Effective communication is the cornerstone of solid relationships. Through communication, we share our wants and desires, hopes, frustrations, losses, and successes. Without effective communication, someone may miss some of these thoughts and feelings, and we may feel unheard and potentially alone or separated within our relationships.


Effective communication is a two-way street. You can show a positive model of how you would like others to interact with you by being intentional about how you communicate. Your small adjustments may set the wheels in motion for positive changes within your relationships. For clarity, the word relationship describes how we interact with another human being. These interactions could include but are not limited to work-related relationships/contacts, friendships, family relationships, and intimate partner relationships. They all involve and rely on effective communication. Here are some strategies to consider for effective communication:


  • Listen! A simple concept, yet so very powerful. Before thinking of your response, pause and listen to what the person is saying. The principle is still relevant whether the information we share is through conversation, email, or another form of communication. By listening, you can ensure that your response reflects what the person shared rather than how you think they may respond.
  • Acknowledge what the person shared with you. Acknowledging what someone shares does not mean you agree or disagree with the information the person shared. It simply shows that you heard what was shared. Many people feel unheard at work, in their family environment, and in intimate partner relationships. Acknowledging what the other person has shared helps people to feel heard.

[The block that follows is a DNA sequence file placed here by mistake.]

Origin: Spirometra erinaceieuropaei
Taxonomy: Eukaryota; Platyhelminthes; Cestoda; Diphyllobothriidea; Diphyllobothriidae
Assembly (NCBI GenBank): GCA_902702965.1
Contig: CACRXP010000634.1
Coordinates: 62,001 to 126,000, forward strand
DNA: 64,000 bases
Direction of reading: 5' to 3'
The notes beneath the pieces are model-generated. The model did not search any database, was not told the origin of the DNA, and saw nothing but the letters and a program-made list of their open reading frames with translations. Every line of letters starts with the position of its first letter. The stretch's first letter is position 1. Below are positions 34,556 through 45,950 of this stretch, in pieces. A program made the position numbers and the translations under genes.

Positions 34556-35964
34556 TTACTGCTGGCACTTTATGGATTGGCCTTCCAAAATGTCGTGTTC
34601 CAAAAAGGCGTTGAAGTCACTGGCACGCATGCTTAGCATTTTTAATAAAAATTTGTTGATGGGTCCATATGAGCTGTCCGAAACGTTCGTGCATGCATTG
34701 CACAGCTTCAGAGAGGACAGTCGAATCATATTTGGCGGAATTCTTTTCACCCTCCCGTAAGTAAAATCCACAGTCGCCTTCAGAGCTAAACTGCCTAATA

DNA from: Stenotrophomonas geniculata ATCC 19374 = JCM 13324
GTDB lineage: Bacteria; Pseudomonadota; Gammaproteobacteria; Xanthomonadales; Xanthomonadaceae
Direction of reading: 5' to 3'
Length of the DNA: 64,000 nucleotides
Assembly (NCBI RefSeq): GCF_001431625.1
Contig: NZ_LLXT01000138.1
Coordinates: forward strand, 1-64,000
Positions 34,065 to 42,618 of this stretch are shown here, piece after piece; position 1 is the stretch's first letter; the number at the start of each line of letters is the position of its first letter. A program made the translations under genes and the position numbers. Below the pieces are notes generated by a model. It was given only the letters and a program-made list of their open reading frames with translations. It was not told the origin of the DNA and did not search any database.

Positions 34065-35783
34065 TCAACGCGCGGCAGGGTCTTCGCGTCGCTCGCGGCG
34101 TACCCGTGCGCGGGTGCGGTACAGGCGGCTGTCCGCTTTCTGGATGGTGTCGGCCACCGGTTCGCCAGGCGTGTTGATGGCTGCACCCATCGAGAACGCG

• Speak with humility and kindness. Sometimes speaking with humility can be challenging. Tone and body language can speak louder than the words themselves. You may have received hurtful information. You may need to acknowledge and process your feelings before you can respond. Pausing before you respond is part of taking care of yourself and equipping yourself to be present in the conversation. Responding with anger (e.g., yelling and screaming) prevents the other person from hearing what you want to share. It may prevent you from feeling listened to and potentially negatively impact the relationship.
  • Choose your communication moments wisely. For more personal communications with family, friends, and loved ones, try to choose moments to communicate when both parties are not exhausted. Imagine coming home after a long day and trying to have a heavy conversation. You may be setting yourself up for an argument. There may be an opportunity to table the heavy thoughts for moments when both parties are more relaxed.
  • Please be kind to yourself. Communications are not perfect because we are human. However, we are empowered to make changes in the way we communicate. By applying these strategies, you have the opportunity to improve how you relate and communicate.


Sometimes how we communicate is connected to past hurts and or childhood experiences. It may take a deeper understanding of some of these areas to enable someone to communicate more effectively. If you would benefit from speaking to a psychotherapist, please get in touch with LifeCare Centres.





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